is a great fee program that can output the generic formats needed
by most manufacturers. Here's a screen shot of the PCB under
development (stretched it across both displays for this image)
In the image above, you can see the ground connections are all
connected by temporary lines. Once I had all the components in
place, and the traces all complete, I filled in the remaining space
with a "copper pour" to work as a sort of ground plane (or at least
a lot of copper on top and bottom, connected to ground).
The MIDI DIN connector Element
Right off the bat, I saw that the DesignSpark PCB program didn't
have the MIDI connector I needed to use. So, I created one.
I looked up the datasheet for the MIDI connectors I'm using. Gladly, Mouser has
all that stuff available, and you can look at past orders to make
sure you are looking at the right part. In case you've never seen a
data sheet before, here's an example of what's in the DIN jack
Data sheets for more complex components, like ICs include
information on how to interface with the chip, what timings are
required etc. In this case, all I really need is the PCB Layout
image. Note that that view is from the bottom of the part, so the
part I create will be the reverse of that. Always make sure you
have the right orientation when you create parts :)
I was able to create a new connector based on the measurements
and pin numbers specified on the sheet pretty easily. I didn't
bother creating a schematic version for this, just a PCB
I wouldn't be surprised to have this come back with an error or
twenty, but I did some basic testing by building the prototype
circuit in the first part, and by printing out the board design at
100% scale and making sure components fit on it. For grins, here
are a few of the layers as printed and as they will be submitted,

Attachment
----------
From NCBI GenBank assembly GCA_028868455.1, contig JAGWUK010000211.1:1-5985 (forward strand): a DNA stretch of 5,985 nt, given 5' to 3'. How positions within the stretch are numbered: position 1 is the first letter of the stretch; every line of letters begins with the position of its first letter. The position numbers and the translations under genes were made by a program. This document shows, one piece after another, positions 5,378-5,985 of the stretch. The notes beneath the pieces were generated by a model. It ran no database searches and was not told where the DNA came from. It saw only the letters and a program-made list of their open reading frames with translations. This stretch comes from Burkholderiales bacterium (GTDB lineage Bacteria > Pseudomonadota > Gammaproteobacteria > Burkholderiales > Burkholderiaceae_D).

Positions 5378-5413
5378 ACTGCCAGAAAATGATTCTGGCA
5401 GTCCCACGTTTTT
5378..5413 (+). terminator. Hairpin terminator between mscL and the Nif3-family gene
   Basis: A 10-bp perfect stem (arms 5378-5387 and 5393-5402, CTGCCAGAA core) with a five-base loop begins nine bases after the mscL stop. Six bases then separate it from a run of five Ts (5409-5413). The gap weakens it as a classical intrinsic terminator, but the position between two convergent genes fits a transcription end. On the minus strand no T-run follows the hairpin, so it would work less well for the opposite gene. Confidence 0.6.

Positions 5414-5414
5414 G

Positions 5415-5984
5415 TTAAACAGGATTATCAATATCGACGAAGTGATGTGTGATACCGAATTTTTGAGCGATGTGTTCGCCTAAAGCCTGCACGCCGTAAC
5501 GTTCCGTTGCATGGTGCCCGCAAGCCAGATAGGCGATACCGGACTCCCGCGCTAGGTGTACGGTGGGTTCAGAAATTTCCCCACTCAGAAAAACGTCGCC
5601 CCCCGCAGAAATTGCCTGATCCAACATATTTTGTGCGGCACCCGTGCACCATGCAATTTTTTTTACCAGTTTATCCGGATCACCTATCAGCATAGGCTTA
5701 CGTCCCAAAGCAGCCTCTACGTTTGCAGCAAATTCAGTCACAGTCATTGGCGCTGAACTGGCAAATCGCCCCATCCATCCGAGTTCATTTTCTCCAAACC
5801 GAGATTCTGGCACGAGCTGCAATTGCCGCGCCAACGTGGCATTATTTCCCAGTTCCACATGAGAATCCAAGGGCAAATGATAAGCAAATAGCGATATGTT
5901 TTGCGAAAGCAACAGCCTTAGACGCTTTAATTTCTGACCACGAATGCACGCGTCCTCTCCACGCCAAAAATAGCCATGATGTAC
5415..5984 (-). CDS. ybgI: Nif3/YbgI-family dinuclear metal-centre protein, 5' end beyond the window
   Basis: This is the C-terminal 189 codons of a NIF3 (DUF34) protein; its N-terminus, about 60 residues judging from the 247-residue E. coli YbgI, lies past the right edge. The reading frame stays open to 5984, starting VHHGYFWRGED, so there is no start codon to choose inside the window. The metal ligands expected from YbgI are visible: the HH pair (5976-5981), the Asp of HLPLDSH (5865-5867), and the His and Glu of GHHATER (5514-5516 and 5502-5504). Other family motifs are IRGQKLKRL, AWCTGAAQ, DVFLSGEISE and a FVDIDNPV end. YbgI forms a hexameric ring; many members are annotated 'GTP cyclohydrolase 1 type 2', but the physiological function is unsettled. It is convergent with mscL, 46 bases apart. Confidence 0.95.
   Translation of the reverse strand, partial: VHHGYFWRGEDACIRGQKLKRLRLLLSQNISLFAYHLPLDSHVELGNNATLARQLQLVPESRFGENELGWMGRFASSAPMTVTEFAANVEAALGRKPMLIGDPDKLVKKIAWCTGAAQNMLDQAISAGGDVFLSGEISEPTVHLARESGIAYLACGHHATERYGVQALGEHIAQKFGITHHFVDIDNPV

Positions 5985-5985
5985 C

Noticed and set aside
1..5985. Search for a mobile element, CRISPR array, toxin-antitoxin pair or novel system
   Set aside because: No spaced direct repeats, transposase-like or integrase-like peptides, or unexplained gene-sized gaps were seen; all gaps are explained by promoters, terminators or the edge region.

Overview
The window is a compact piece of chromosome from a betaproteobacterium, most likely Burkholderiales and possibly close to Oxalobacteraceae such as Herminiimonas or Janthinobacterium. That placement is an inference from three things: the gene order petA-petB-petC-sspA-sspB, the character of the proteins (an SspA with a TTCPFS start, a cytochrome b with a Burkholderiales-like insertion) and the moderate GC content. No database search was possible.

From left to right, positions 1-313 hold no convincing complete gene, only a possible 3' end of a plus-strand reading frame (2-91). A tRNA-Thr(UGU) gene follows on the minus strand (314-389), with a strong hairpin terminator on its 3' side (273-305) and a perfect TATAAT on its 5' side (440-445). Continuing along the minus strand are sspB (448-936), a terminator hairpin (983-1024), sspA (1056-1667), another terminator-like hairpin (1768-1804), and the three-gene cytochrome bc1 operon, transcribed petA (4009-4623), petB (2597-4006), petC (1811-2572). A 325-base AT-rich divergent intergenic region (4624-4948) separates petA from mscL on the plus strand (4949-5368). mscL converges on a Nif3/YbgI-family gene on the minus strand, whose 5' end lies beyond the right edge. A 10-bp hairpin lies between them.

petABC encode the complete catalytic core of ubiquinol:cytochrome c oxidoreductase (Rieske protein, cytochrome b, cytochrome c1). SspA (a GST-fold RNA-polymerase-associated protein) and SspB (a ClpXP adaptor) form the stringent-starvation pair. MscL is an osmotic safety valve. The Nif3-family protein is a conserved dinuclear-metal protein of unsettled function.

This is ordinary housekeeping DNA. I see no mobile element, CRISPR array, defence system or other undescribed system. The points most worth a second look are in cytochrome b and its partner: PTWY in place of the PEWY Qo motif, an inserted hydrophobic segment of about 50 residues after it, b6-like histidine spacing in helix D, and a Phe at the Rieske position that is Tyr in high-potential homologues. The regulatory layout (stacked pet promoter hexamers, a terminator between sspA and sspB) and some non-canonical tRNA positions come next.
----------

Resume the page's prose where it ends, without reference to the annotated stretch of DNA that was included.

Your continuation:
complete with the copper areas.
Top Copper (this is the primary set of traces for the board,
plus a ground area)
Bottom Copper (this is where I routed anything that I couldn't
route on the top. Also has a ground area)
Top Silkscreen (this is the text and other printing that will
show up on the top layer)
Top Soldermask (the bottom is identical as I'm using all
Submitting the Board for Manufacturing
Once I was happy with all the layers, and the copper areas and
pretty sure that it will actually work (TBD!) I created an account
with pcb-pool and submitted the design. Here's what the submit
process looked like.
The first step in the process is to tell PCB-POOL all about your
board. You'll need to know the number of layers (two in my case:
top and bottom), the dimensions, whether or not the soldermask
differs on the top and bottom (typically only true if you have
surface-mount components), your trace spacing and more. I hope I
got that correct; the trace spacing is always iffy.
I considered ordering two, that way, if I botch assembly on one,
I won't be out of luck. However, with runs like this, the unit
price between two and one is almost identical, so I could reorder
if necessary. I did select the option to send me any working
overrun at 50% off.
As it is, the price of the board came to 83.45 not including
shipping. Yeah, that's expensive! But remember, I specifically
wanted to do this to get some experience with the whole process so
I can take lessons learned when building a more complex project
later this year or in 2012.
Now, PCB-Pool has a WATCH"ur"PCB
service that I definitely will use. The whole process is
fascinating, and it'll be neat to see it go through the various
stages of manufacturing. You only get email notifications and board
photos, however, not actual assembly line/manufacturing images or
Of course, this all assumes I haven't made some critical
error on the PCB design that will cause them to reject it
Once you go through the payment and delivery info page (typical
address etc. but allows for a different email address for the watch
ur pcb service), you can upload your design file.
Once the file was uploaded, it gave me a potentially helpful
note that my file name didn't match the project name. I know that,
so no worries in this case.
I'll update this again once I get the board back from them,
which should be some time in July considering 8 day manufacturing
time and up to 12 day shipping time.